Automatic hitches gain ground as semi-automatic versions come under review.
By Murray Pollok21 November 2008
Ten years ago, around 10% of the excavators in use in the UK were fitted with some form of quick hitch or quick coupler. Today that figure is closer to 80%. Indeed, below 20 t operating weight it is probably closer to 100%, according to coupler and bucket supplier Miller.
Being able to use a range of buckets and powered attachments with an excavator, even with a mini excavator, greatly increases the machine's versatility and boosts utilisation, raising profitability for a rental company. Not having to hammer out pins every time you change between implements cuts downtime and allows an operator to rapidly change between buckets and attachments for specific tasks.
The UK is not alone in spotting the advantages of the quick coupler. Many European countries have moved to quick hitches, and they are increasingly popular in the US rental market.
However, where in the UK quick couplers tend to be in effect pin grabbers, locking around any existing bucket pins that are already fitted to the buckets and attachments, in markets such as Germany around 95% of couplers are dedicated to a machine and bucket type. In France the market is split 50/50 between dedicated hitches and pin grabbers, while the US rental business has moved mainly to pin grabbing couplers.
Traditional manual quick couplers require an operator to jump out of the cab to remove locking pins and refit after the attachment has been changed. Semi-automatic couplers remove much of that manual work, requiring just one or two locking pins to be set by an operator. The latest fully automatic hitches allow the operator to change buckets without leaving the cab, automatically locking in place once the pins have been located.
However there have recently been a number of cases where the locking pins on semi-automatic couplers have not been correctly fitted. The result has been buckets and attachments falling off machines while in use, and in the worst cases killing operatives on site.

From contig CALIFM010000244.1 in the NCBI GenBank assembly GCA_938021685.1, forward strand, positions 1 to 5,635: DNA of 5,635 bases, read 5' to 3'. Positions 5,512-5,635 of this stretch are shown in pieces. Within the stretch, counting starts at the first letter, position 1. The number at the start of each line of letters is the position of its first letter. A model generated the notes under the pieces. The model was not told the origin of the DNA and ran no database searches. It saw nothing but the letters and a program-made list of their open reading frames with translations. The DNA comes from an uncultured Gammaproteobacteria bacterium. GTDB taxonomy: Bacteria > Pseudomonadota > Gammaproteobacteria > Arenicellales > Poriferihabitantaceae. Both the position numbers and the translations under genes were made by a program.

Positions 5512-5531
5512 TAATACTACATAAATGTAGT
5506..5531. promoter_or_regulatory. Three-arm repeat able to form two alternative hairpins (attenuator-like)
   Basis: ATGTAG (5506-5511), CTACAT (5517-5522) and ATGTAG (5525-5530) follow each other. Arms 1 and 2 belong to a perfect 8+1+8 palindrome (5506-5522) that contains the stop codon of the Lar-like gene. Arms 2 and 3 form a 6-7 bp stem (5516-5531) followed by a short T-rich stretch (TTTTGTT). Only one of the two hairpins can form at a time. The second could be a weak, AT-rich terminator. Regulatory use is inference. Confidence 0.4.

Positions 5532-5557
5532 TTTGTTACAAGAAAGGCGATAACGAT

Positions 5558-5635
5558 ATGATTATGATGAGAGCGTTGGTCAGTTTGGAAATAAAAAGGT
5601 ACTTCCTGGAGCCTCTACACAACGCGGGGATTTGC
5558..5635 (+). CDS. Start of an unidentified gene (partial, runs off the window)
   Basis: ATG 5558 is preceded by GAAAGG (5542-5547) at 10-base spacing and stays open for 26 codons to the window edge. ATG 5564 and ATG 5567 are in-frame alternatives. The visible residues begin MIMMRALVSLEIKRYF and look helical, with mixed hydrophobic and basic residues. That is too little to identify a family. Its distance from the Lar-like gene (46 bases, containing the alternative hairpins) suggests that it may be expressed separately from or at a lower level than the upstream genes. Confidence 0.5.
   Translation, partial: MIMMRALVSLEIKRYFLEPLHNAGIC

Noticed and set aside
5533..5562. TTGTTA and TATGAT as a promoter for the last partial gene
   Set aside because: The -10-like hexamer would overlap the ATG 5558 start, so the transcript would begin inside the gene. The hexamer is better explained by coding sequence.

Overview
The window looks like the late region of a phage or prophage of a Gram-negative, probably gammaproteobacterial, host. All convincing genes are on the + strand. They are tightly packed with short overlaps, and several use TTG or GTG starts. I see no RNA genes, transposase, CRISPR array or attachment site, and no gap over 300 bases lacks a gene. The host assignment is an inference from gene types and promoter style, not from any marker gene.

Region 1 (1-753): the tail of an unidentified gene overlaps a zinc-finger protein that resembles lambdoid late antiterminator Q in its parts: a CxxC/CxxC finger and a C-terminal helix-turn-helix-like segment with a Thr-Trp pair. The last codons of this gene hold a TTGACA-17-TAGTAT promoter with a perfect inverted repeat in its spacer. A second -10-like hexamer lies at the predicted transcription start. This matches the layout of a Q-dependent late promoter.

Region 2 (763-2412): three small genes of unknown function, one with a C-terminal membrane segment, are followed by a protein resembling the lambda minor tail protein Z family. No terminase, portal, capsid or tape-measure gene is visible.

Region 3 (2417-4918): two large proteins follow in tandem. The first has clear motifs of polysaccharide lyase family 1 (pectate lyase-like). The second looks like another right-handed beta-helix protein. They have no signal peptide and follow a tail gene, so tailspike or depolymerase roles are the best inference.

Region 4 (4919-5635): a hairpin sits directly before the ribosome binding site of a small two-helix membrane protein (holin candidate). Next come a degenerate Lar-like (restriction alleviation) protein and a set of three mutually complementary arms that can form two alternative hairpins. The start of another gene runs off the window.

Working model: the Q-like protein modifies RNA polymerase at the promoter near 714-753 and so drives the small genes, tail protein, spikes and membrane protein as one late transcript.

"In the 12 month period up to September 2007 there were four fatalities in the UK," says Tim Faithful, director of member services at the Construction Equipment Association, the UK group that looks after the interests of equipment manufacturers. "In each case the operator had failed to put the locking pin in correctly. Most people agree that the semi-automatic hitch is unsafe if people don't follow the instructions."
The problem for a rental company of course is that they might not have any dialogue with the actual operator of the machine, so there is no way of checking that the driver has read the necessary operating instructions and is happy to use the hitch correctly.
There are 27 quick coupler manufacturers in the UK and Ireland alone, many more on the Continent. The UK's Health and Safety Executive (HSE) has now written to those UK and Irish manufacturers asking them to withdraw any semi-automatic couplers from the market by October 1, 2008. After that date the ban will be enforced.
This decision cannot be applied retrospectively, so any company already using semi-automatic hitches can carry on with them, though their customers might not want to have them on site once the ban is in place.
"We're amending the European Standard to include quick hitches, that would put most semi-automatic hitches out of scope," says Mr Faithful.
The European Directive EN474-1 allows a member country to implement additional regulations in this way, and following meetings in Europe and elsewhere, international standards organisation ISO has agreed to look at revisions to the Directive. However as that could take up to three years to implement, the HSE has decided to take steps now in the UK.